The only thing keeping her from laughing in relief was the way she collapsed back into the visitor’s chair. Too late now. She was going to burn, and it was her own damned fault.

to be continued…

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Leviathan

The first thing she remembered about that day was how annoyed she was that she had to come onto campus during the summer. The asshole still lived on campus, even though he was, like her, a senior in a month and a half. Besides, she’d heard he was rich, so if he really felt like isolating himself, he could live anywhere. Whatever. It was one of those stupid fucking things he did to make himself seem cool and unique–kind of like that stupid fucking sweater of his.

Lisa’s relationship with the asshole had cooled by that point, so they could actually take a small amount of comfort in each other. Maybe it was because their mutual presence brought to mind her boyfriend–his best friend. Maybe it was because she couldn’t trust him to be alone with his own thoughts, and vice versa. What mattered was that it was Fourth of July weekend, her boyfriend was back home in Idaho, she was bored, she was hungry, and she was going to drag his skinny ass over to May’s Cafe for a greasy omelet.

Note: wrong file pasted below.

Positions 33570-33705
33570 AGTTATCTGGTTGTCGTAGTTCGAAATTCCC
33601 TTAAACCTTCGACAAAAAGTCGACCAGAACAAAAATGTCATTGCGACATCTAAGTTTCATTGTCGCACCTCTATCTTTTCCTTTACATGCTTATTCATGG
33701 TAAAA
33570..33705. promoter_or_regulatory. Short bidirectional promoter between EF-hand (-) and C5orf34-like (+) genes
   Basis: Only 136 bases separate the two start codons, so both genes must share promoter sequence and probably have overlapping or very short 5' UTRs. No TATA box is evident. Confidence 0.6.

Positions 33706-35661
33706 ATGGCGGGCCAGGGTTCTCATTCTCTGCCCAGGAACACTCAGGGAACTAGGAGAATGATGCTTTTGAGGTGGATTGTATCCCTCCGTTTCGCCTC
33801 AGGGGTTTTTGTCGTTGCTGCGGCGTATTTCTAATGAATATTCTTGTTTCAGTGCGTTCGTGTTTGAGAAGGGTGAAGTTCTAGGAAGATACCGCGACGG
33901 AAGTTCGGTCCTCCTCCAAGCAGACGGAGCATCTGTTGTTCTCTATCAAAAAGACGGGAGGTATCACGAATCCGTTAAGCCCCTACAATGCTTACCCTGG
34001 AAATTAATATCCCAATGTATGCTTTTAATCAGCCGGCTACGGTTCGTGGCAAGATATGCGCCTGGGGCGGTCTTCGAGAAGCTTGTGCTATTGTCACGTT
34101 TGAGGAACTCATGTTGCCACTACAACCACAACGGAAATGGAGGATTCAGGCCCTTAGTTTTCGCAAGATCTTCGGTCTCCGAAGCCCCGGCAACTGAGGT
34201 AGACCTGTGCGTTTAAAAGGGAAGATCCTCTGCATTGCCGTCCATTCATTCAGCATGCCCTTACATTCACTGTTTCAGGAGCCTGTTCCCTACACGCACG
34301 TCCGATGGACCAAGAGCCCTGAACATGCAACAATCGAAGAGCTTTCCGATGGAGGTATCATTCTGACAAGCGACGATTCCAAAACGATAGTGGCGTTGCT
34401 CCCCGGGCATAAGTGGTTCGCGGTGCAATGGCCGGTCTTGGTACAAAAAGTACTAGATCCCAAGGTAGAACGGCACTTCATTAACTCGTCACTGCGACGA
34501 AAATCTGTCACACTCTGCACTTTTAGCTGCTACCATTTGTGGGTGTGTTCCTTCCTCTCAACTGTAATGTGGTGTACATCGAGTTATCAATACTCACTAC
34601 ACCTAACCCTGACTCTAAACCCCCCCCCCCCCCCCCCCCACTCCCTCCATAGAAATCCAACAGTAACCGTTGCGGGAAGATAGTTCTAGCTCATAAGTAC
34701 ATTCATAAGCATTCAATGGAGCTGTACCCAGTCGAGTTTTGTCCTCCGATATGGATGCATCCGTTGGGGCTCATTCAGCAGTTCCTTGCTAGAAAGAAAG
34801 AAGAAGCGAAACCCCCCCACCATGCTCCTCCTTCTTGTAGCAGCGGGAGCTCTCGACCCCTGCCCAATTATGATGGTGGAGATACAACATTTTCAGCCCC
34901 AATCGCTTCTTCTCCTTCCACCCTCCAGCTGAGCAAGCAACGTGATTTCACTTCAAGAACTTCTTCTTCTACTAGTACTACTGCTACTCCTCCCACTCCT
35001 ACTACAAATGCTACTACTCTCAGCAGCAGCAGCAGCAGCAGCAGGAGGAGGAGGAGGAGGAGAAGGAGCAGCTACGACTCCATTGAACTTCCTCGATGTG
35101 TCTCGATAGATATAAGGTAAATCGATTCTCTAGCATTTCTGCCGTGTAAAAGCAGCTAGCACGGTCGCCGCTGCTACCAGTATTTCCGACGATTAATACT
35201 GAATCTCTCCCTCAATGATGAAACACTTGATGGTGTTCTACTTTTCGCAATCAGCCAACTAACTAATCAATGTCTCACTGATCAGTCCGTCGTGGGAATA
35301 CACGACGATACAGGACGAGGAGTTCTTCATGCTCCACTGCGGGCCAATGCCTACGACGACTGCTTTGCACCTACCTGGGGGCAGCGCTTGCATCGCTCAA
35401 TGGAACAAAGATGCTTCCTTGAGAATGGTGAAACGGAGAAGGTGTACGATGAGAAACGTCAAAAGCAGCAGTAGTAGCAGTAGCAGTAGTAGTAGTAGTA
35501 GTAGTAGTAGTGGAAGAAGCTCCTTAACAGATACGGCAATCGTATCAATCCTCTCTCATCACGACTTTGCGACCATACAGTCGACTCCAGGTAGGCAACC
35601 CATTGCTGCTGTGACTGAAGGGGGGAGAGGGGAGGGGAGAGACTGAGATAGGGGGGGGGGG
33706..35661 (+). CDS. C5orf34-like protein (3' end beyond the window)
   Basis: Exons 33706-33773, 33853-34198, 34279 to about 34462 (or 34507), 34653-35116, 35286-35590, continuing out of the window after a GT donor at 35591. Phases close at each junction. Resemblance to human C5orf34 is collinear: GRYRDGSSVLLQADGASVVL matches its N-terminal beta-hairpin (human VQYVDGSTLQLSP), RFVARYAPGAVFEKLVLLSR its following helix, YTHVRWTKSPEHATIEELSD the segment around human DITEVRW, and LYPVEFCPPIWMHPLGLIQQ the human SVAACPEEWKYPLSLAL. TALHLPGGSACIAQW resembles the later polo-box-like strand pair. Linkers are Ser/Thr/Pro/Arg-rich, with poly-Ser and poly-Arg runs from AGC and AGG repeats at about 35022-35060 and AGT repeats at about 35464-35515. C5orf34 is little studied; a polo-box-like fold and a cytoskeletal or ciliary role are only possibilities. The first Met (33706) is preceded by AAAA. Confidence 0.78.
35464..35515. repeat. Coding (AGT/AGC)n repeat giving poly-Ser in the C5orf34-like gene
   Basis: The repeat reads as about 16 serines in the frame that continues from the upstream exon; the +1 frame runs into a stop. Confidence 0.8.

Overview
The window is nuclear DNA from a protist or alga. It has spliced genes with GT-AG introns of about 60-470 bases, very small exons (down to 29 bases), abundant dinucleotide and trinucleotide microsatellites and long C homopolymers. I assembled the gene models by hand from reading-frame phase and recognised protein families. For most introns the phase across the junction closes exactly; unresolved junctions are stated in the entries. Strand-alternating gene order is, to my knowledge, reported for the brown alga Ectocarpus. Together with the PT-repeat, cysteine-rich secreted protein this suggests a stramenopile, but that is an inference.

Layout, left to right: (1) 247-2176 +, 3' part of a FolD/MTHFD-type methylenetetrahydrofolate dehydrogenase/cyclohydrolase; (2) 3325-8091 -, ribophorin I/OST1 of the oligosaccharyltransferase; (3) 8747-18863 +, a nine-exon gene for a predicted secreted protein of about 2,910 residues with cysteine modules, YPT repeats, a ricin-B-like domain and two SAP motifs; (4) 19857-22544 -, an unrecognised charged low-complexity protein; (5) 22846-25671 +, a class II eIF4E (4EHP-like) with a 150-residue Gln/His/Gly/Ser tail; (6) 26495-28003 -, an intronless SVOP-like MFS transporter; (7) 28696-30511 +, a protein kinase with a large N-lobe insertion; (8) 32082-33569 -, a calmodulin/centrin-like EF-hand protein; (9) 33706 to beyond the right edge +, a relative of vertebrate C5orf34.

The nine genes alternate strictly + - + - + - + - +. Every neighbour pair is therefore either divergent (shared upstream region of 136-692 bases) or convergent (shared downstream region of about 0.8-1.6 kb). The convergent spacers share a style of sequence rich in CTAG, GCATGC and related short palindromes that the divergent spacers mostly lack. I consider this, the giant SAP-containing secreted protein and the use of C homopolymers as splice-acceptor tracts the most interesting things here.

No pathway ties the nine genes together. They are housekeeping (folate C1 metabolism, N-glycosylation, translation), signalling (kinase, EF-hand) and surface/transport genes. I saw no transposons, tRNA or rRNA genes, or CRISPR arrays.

When he didn’t answer the door, something she couldn’t put a finger on thought it was a little weird. He was always home, except when he was at her place. Sure he was entitled to go to the restroom or buy cigarettes or something, but not if it inconvenienced her. She knocked again out of spite, and, for a second there, she thought she’d heard something. She knocked one more time, and there it was–a dull moan. She tried the knob, but it was locked. After a quick glance around to make sure no one was watching, she pulled out her men’s wallet and removed a key.